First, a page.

By Alan Prendergast
By Michael Roberts
By Michael Roberts
By Amber Taufen
By Patricia Calhoun
By William Breathes
By Michael Roberts
By Melanie Asmar
Death is different," fellow jurists told District Judge Frank Plaut as he prepared for his first capital murder case, the trial of Robert Riggan Jr. on charges of first-degree murder in Jefferson County. But how different, even they couldn't have predicted.
In mid-October, Riggan went on trial for the murder of Anita Paley, a 21-year-old prostitute, crack addict and mother of two girls who'd been found fatally injured in May 1997 ("Trial and Tribulations," November 19 and November 26). On October 27, Riggan was convicted on one count of first-degree murder for killing Paley while sexually assaulting her. (The jury, which had been reduced by one when a juror became ill, hung eight to three on a second count.) That meant Riggan would move on to the death-penalty phase of his trial--but not too fast, as it turned out.
For the second time in as many Jeffco first-degree-murder trials, the death-penalty phase for a convicted defendant was put on hold while the Colorado Supreme Court pondered a question of procedure.
Plaut, who spent forty years in private practice dealing primarily with civil cases before joining the bench two years ago, concedes that the Riggan case has been more trying, both emotionally and legally, than he'd expected. While defense attorneys complained early and often about some of Plaut's decisions, even at one point contending that he was unfair, two incidents in particular raised concerns about potential appeals.
One was Plaut's decision that while Riggan was competent to stand trial, he was not competent to act as his own attorney, as Riggan had requested. But while Colorado law essentially says if a defendant is competent for one, he's competent for the other, Plaut points out that Riggan eventually agreed to go forward with attorneys Nathan Chambers and Dennis Hartley.
The second incident occurred at trial. Jurors are routinely admonished not to read newspaper articles or follow news accounts regarding the case they're considering. During Riggan's trial, however, one woman admitted to her fellow jurors that she'd read a portion of a newspaper story about the case. After the jury found Riggan guilty, another juror told Westword about the woman's admission. When Westword asked the Jeffco District Attorney's Office about the claim, the DA's office informed the judge and the defense attorneys. The juror was called in and questioned; she told Plaut she'd read just a portion of the article and it hadn't swayed her opinion. (This juror, in fact, was one of the last holdouts before the conviction on count one and among the three who refused to convict on the second count.) Plaut determined that the article contained only information the jury had heard and was therefore not prejudicial.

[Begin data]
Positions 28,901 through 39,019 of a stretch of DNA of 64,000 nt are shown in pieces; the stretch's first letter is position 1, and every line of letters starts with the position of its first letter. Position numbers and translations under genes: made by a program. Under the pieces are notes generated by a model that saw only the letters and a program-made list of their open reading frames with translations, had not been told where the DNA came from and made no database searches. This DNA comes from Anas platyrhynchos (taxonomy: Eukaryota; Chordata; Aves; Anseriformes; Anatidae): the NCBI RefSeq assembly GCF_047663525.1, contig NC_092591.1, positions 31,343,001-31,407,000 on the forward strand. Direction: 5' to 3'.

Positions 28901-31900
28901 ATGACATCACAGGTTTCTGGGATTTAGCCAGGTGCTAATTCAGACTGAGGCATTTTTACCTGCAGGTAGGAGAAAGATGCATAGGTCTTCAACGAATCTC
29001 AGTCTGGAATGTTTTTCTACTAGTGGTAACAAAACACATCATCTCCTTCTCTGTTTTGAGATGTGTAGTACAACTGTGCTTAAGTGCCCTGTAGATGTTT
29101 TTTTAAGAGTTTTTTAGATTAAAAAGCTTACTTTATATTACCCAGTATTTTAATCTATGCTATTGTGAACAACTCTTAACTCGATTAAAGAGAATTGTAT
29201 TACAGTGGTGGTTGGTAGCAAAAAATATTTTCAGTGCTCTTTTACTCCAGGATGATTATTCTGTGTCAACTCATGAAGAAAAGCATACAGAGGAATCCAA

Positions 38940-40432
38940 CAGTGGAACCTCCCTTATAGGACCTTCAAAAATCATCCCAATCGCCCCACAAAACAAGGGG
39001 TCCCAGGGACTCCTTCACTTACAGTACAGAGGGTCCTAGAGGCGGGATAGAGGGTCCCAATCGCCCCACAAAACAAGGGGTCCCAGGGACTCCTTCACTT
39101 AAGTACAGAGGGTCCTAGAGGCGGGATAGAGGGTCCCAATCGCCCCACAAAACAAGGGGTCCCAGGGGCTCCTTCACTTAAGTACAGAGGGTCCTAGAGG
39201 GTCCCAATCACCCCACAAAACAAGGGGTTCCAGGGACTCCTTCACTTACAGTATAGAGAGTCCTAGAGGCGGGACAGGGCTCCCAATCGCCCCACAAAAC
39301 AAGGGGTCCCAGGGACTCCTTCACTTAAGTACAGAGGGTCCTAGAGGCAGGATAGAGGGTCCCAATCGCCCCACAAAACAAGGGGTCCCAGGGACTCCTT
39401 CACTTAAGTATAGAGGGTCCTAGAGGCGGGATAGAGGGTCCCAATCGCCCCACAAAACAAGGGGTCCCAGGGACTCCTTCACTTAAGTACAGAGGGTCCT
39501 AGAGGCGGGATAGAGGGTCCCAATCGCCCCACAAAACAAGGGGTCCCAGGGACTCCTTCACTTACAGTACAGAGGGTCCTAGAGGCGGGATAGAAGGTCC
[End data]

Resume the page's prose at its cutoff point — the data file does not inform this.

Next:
But Plaut's post-conviction work was just beginning. "The defense has filed twenty motions already," he says. "One is, they asked that none of the judges read newspaper articles about the case or watch television accounts. I'd already read some things...but I felt it was reasonable, so I granted that. Another is, they believe that the way the law reads, all three judges should rule on everything, including all those motions."
Three years ago Colorado legislators voted to put any death-penalty decision in the hands of a three-judge panel. One of the trio was to be the judge who'd presided over the trial at which the defendant had been convicted; the other two would be chosen at random from the ranks of Colorado jurists. These three judges, not a jury, would decide whether the convicted murderer would receive life in prison without parole or be given a lethal injection.
Following Riggan's conviction, district judges Jack Smith of Arapahoe County and R. Brooke Jackson of Jefferson County were selected by computer to sit on the panel with Plaut. Smith has presided over a murder trial before; Jackson was just sworn in as a judge midway through Riggan's trial.
Although Riggan's death-penalty hearing before those judges had been scheduled to begin December 15, Plaut decided to continue it until the higher court determined how the death-penalty phase of an earlier Jeffco trial would be conducted. Francisco "Pancho" Martinez was convicted on September 3 for his role in the May 1997 rape, torture and murder of fourteen-year-old Brandaline Rose Duvall by members of the Crenshaw Mafia Gangsters Bloods gang. His death-penalty phase, scheduled to begin November 17, was to be the first in the state heard by a three-judge panel. But then Martinez's defense team asked the state supreme court to hear what is known as a Rule 21 motion, which deals with how evidenciary material is handled.
When creating the death-penalty panel system in 1995, state lawmakers also changed the standards for exchanging evidence in those murder cases. While the prosecution has always had to share its evidence with the defense, under the new law, defense attorneys are also supposed to divulge everything they learn about their client's character from witnesses they intend to call on his behalf, as well as a list of those witnesses.
Martinez's attorneys complained to the high court that such material is "work product," normally protected from discovery by the prosecution; they also contended that to release the witness list would reveal their defense strategy. The court, which rarely grants a Rule 21 motion, decided to consider this pleading and stayed any further proceedings in the Martinez case ("Death Takes a Holiday," October 15). Whichever way the state supreme court ruled, however, it would not affect the Martinez conviction----only the procedure regarding evidence for the death-penalty portion of his trial.